When leasing a residence, you may think that you can put up with certain problems because it’s a temporary arrangement, or you might not be aware of the myriad risks that come with being a renter. Many ignored factors or mild issues during an initial tour could become a huge problem later on when you’re locked into a lease, so be certain what you’re getting into and keep your eyes open for these red flags during the renting process. Property Condition Never sign a lease until you’re satisfied with the property’s condition. Make sure everything in the home works and take note of any pre-existing damage, so you won’t be charged for them later. If you can, take photographs and date them. Landlords should provide a list of components in each room, such as carpeting, electrical outlets, light fixtures, doors, windows, locks, painting, and kitchen and bathroom appliances. Components not in good working condition must be reported to the landlord, and be attended to before moving in. Knowledge of Roommates It’s common to live with roommates when renting, but not all landlords allow it. Even if you’re signing the lease with a roommate, you never know if that person will move out and you’ll want another roommate to move in. Alternatively, you might travel for an extended period of time and want to get a subletter to save yourself the unnecessary expenses. Some landlords will want to approve any new roommates or may not allow them at all. Find out expectations upfront and make sure they are specified in the lease. The Neighborhood To indicate the area’s safety, check out the complex after dark when most everyone is home to see the real personality of the building and neighborhood. Notice how many people enter and leave the building, unusual noises, areas of congregation, and the types of vehicles are on the property. Take note of any police activity in the area. Landlord Inspection Clauses Check for lease provisions that entitle the landlord to make unannounced inspections and statements permitting unlimited visits. Inspections should be performed on a limited basis, and with proper notice. Be aware of any provisions that will unfairly restrict your rights. Areas of Responsibility Normally landlords will provide specific services listed in the lease. You can negotiate for any others you feel should be included before signing, although don’t be surprised…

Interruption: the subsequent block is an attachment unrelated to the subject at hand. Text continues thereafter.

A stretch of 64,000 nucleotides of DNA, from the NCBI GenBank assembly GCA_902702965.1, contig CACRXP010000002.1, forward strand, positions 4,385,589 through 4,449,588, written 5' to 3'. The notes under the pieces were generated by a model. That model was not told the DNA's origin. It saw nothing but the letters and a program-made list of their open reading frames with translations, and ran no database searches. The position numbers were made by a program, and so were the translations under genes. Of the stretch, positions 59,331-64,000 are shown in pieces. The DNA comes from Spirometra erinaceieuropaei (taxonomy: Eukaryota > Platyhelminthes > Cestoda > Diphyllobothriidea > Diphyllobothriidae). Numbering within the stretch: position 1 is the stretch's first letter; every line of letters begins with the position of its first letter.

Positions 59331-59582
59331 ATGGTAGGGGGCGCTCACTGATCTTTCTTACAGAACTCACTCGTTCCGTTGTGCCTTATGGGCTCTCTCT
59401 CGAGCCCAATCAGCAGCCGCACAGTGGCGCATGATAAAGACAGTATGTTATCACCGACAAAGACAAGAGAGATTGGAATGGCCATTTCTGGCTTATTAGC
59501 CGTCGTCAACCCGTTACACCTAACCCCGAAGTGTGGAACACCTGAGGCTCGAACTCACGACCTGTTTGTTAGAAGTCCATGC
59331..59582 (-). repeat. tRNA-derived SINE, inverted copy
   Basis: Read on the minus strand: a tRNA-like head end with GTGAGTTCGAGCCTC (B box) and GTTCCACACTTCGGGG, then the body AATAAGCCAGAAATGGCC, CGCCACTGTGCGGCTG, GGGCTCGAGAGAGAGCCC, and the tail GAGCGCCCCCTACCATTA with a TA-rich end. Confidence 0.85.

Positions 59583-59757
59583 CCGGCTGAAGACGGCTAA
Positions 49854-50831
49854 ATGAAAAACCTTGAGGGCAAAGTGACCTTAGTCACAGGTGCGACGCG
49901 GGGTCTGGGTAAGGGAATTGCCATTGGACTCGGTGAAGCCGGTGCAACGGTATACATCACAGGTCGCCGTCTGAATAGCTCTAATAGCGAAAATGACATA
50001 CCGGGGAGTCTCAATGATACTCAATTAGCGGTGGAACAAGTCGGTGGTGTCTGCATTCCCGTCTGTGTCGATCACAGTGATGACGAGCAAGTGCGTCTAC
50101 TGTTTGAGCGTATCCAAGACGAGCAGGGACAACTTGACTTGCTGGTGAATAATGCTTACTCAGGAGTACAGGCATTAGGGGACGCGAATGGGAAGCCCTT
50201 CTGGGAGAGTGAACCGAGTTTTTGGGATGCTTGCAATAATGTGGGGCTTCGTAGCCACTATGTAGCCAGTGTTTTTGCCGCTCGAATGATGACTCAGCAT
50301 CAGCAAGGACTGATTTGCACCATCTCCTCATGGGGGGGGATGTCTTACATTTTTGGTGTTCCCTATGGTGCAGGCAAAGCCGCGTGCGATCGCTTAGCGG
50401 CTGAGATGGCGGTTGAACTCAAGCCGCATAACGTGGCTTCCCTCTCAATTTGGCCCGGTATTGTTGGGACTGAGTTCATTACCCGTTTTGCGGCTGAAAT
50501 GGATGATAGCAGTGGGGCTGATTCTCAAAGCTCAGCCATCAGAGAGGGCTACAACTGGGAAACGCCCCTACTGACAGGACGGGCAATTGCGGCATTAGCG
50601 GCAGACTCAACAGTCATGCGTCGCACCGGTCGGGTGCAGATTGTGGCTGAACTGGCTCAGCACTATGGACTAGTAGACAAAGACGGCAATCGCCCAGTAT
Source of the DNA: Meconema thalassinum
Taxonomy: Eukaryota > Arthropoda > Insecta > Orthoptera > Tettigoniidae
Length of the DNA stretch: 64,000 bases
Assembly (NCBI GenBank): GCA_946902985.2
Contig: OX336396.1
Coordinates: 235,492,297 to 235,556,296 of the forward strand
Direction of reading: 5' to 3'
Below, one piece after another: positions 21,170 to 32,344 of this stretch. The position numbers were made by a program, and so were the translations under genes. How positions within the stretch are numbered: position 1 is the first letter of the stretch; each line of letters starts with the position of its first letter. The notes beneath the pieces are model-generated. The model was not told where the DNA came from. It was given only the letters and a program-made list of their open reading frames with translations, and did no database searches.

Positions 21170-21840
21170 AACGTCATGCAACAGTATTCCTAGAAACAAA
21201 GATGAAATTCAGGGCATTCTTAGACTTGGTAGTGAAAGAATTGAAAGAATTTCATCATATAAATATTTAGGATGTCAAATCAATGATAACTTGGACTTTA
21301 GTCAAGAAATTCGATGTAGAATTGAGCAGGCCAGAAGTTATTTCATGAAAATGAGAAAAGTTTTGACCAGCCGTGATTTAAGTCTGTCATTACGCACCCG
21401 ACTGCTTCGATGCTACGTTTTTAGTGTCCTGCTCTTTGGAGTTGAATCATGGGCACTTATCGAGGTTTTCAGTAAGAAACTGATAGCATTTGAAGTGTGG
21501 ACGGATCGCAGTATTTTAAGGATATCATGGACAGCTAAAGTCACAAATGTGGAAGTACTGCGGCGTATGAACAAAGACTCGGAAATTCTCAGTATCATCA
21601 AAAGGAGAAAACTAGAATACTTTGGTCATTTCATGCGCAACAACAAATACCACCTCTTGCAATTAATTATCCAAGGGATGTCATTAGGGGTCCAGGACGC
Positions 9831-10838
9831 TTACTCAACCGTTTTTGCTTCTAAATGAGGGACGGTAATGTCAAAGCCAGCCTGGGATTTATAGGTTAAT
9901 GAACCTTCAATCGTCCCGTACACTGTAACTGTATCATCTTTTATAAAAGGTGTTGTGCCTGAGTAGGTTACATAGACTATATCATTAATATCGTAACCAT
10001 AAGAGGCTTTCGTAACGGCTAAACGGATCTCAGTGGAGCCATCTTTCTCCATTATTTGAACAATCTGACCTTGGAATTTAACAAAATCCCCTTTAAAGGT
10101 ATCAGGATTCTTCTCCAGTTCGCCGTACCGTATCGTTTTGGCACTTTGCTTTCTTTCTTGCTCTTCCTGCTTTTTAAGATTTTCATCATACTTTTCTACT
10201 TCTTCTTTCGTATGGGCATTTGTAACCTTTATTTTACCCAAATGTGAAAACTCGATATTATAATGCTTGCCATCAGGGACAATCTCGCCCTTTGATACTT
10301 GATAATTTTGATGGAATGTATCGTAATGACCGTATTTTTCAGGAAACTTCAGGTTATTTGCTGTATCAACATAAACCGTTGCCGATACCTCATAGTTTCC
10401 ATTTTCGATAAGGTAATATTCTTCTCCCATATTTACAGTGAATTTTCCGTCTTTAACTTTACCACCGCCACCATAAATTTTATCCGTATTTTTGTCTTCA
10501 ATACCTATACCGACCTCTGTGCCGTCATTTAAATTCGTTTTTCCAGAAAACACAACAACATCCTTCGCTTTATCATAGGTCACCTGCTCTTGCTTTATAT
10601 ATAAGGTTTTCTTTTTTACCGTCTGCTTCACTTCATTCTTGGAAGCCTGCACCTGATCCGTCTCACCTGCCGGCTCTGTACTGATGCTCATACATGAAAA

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How to Settle Landlord Disputes Without Filing a Claim

No one wants to have conflict with their landlords. Sometimes disputes are avoidable, but other times they are inevitable. If there is a dispute already in the works, know that filing a claim isn’t always necessary. Renters Insurance is there as an additional line of defense to protect you and your property, but keep your mind at ease by familiarizing yourself on how to settle a dispute without court intervention. Know the Law First and foremost, by knowing your state’s renting laws you may be able to completely avoid a dispute before it even begins. This is a necessary subject to be educated in as a tenant, as it allows you to try to take matters into your own hands and find a solution yourself before taking it to a higher level. It is common for issues to arise due to one side honestly not knowing that they have broken an agreement or being unsure of certain rights. This simple tactic will help you dodge problems that didn’t have to be there in the first place. Be fair to yourself and your landlord by learning renting laws and adequately staying up on law changes; it will help you both out. Remain Calm and Collected If issues do arise, be sure to keep your cool. Remain calm and collected so things don’t get out of hand, and you’ll be able to handle the situation in a logical manner. If your landlord is not cooperating and is being too difficult, you may end up needing to seek legal assistance. However, always try to handle situations in a civilized fashion between you and your landlord first. Determine the scope of the problem to have a clear understanding on the severity of the issue at hand. You never want to make a problem bigger than it has to be. It’s always a good idea to try to keep a positive tenant-landlord relationship if possible. Meet with Them Arrange a meeting in a neutral territory to speak with your landlord in person. That face-to-face interaction could reinforce a positive relationship and provide a clearer understanding of the issues at hand from both perspectives. Remain open-minded and listen to their views while also explaining your points. When both sides feel heard, it is more likely to lead to a solution. In an undemanding manner, make sure your…